This poem, along with other lyrics by Byron (but not his epic and hilarious Don Juan), comes under the category of “passionate friend in youth but not interesting any more.” On many readings, the last 17 lines of the poem could only grate more and more on the sensitive soul, until even the first line would be seen as primarily a rhetorical success and poetically lucky — because if it were more than luck, Byron might have produced at least one more equally interesting line in the remainder of the poem. In this case, there was a trade-off between two kinds of sensitivity: there was the sensitivity that could get swept away by the first line so that the rest of the poem could be forgiven, and the sensitivity that could not forgive the coarse, dishonest triteness of the rest of the poem. While I can no longer react to the poem as I did at 13, at least I can understand my first reaction.
About the same time in my life, I came across this poem in an anthology, and didn’t even have to try to memorize it. It just went right in on first reading and never left:
Slim cunning hands at rest, and cozening eyes-
Under this stone one loved too wildly lies;
How false she was, no granite could declare;
Nor all earth’s flowers, how fair.
It is by Walter de la Mare, one of the great minor English writers of the 20th century who wrote a number of true gems. In contrast to the Byron lyric, this impressed me at once for its concise expression of an ambivalent feeling, and how exquisitely it is developed over four lines of perfectly controlled iambic. Slim cunning hands succinctly evokes refined, effective action, and the unusual application of cunning ( with its older English meanings of knowledge and ability) to hands expresses the kind of person for whom understanding is instinctive, bodily. The at rest implies that in life they were always in motion, while at the same time evoking an image of the speaker remembering the hands while standing at this stone. Cozening eyes is less pregnant as a phrase, but together with slim cunning hands we have in the first line a subject desribed by synecdoche — separated, disintegrated, present yet absent. To begin with the hands already convey long familiarity on the part of the speaker: off the top of your head, how many people’s hands do you know well enough to characterize?
The woman is one loved too wildly: loved once, or still loved now? It is undetermined, as if it doesn’t matter. What matters is the adverbial phrase: what does too wildly mean? Incontrollably jealous, suicidally possessive, shamefully excessive in other ways…? The too carries a hint of regret; the speaker was not free from blame. This first couplet is perfectly balanced with its 4-6, 6-4 syllabic structure, but it does not feel like a completed thought. Lies suggests a double meaning that takes us into the second couplet. No matter how cold granite is, it cannot match the cold fickleness of her heart; or, something as cold and hard as granite could not possibly express her warm, capricious, wandering passion; or, no official utterance such as that on a tombstone would ever be able to mention the truth about her infidelity — it would have to lie. You can feel this line out in many different ways, but in all of them the word granite stands out as something with qualities opposite to the subject’s. Then, when you are expecting the last line to balance the third, instead of a pentameter you get only a tetrameter, where the structure of the clause is a reversal of the structure of line three. The tetrameter is a truncated pentameter; something is missing, incomplete, even unspeakable. All earth’s flowers cannot express her beauty: it was incomparable, yet of the same genre as that of flowers — soft, colorful, vital, of the earth; or, none of the beauty that this earth can produce could come anywhere close to hers, which was more than natural. The delaying of how fair to the end of the poem comes like a sigh. If the speaker no longer loves too wildly, he nonetheless feels an admiration similar to what was felt by the Trojan elders when, seeing Helen on the ramparts towards the end of the bitter war that they knew would finish them and their entire civilization, they murmured that still it was worth it. This fourth line is a despairing affirmation of Eros.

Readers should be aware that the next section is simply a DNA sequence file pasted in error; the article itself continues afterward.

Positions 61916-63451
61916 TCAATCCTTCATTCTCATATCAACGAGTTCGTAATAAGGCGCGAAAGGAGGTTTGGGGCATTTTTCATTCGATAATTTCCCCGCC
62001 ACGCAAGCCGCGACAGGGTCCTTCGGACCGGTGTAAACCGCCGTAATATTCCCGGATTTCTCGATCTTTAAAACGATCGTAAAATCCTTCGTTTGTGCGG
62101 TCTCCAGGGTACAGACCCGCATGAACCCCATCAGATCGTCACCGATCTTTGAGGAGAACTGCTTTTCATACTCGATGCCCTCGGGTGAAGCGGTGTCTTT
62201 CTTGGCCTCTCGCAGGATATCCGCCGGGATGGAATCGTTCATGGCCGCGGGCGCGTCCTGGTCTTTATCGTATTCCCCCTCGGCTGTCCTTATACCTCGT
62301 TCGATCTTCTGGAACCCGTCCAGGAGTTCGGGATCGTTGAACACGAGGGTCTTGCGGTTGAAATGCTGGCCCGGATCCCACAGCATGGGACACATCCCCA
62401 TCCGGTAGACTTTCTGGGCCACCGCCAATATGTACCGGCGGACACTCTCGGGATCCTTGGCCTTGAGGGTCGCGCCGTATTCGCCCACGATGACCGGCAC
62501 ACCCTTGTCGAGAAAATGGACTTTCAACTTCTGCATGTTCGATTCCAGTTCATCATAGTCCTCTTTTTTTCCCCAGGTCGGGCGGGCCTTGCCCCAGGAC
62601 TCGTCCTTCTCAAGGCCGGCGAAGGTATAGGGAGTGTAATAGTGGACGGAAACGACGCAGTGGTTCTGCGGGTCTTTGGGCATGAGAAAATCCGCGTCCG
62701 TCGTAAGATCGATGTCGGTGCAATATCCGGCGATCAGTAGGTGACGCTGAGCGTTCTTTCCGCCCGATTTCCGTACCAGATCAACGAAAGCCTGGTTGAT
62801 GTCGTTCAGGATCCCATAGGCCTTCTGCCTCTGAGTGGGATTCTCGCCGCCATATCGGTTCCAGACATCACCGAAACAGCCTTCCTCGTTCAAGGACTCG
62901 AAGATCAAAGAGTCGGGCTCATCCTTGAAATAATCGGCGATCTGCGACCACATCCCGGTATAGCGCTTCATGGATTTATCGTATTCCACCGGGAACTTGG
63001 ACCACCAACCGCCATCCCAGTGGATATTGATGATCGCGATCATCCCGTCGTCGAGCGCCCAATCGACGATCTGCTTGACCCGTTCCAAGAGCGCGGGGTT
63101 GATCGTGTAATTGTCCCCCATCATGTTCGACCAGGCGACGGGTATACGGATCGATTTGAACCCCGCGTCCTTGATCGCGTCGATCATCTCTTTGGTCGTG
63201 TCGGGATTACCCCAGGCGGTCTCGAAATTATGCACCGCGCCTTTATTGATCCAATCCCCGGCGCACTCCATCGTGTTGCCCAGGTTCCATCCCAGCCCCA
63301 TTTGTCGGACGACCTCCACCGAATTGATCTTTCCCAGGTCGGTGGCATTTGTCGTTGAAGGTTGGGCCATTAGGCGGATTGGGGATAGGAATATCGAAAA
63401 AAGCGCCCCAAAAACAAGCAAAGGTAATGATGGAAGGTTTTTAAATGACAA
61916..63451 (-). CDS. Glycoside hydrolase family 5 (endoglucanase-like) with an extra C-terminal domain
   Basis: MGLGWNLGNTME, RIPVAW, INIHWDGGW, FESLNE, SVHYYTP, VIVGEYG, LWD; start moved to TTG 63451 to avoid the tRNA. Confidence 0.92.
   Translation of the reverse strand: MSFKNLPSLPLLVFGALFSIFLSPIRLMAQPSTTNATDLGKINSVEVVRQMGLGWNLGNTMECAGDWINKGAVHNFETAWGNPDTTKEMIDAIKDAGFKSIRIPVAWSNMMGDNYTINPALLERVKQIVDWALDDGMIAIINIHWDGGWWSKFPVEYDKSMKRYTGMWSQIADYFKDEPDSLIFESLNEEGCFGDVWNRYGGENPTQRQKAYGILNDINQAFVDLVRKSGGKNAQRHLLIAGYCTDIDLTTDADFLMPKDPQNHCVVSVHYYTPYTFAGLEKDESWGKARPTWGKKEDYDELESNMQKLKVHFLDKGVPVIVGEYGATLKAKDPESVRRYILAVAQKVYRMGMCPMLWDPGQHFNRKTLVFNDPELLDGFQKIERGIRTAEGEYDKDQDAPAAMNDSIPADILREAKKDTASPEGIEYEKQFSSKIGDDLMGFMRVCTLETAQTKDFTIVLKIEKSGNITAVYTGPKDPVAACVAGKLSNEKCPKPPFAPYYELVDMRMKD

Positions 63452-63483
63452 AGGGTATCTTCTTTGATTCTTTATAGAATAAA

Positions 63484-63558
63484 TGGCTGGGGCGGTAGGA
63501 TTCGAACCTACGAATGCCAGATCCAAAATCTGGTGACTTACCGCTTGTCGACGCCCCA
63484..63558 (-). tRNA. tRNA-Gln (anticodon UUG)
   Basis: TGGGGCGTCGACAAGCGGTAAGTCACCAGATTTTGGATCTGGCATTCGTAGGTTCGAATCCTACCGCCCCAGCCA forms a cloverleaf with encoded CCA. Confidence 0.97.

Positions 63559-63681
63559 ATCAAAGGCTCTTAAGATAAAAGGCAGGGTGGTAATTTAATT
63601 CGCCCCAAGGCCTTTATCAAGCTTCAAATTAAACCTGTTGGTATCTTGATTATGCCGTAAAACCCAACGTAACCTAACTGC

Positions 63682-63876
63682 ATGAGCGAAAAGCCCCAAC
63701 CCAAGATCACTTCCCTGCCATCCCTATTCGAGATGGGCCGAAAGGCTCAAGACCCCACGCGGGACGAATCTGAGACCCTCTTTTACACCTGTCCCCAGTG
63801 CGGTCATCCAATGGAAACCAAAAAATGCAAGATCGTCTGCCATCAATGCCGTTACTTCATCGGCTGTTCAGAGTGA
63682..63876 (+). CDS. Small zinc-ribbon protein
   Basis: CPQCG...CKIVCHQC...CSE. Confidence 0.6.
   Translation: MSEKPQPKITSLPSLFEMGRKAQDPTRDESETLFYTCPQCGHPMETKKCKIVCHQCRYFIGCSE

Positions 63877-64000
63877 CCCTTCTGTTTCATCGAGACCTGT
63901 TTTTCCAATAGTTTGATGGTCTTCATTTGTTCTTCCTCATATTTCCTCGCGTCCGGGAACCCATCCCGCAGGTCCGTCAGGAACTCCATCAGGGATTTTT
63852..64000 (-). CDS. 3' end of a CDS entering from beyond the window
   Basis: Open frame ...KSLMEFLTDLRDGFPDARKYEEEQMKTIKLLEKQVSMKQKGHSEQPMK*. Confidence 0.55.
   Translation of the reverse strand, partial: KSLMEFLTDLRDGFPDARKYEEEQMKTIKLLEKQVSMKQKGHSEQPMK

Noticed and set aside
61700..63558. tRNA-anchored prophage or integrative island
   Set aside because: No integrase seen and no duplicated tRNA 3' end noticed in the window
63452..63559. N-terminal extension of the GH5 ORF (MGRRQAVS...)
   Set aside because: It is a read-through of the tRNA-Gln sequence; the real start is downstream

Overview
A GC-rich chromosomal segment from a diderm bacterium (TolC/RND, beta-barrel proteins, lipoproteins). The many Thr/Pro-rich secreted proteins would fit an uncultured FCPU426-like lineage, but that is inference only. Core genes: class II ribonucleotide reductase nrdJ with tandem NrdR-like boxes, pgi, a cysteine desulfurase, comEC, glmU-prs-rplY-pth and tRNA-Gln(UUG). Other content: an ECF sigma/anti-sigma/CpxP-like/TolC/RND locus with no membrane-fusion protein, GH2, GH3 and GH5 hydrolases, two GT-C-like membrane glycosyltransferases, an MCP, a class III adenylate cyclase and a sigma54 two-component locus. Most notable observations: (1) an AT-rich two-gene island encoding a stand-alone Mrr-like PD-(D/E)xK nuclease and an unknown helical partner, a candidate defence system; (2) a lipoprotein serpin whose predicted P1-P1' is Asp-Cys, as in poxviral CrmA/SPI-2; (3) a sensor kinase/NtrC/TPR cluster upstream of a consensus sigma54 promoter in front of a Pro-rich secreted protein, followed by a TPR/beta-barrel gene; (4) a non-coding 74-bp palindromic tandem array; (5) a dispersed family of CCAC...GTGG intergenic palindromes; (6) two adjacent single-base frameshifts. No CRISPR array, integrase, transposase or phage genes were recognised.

As a teenager who loved to brood on poems, most of this would have been evident to me — together with more intense delight at de la Mare’s mastery of syntactical equilibrium. I rejoiced at the intellectual sharpness of this poem, in contrast to Byron’s, and it was at that time a revelation that one could have a feeling as contradictory as this towards a person. Now, after more than forty years, it seems clear to me that this poem is written from the perspective of much, much later in life. Perhaps it is that slightly archaic word “fair” that suggests the distance of someone long dead and the pang of sudden, unexpected remembrance. Thus, more than a poem about a difficult, lacerating love, this is a poem about time and about the vibrant highlights of living as viewed from a point in life when nothing like this is ever likely to happen again. The rasa of this poem is in the contemplation of love’s fever and wounds from a perspective that is aware of the end: love, insane and messy, vividly remembered but not regretted.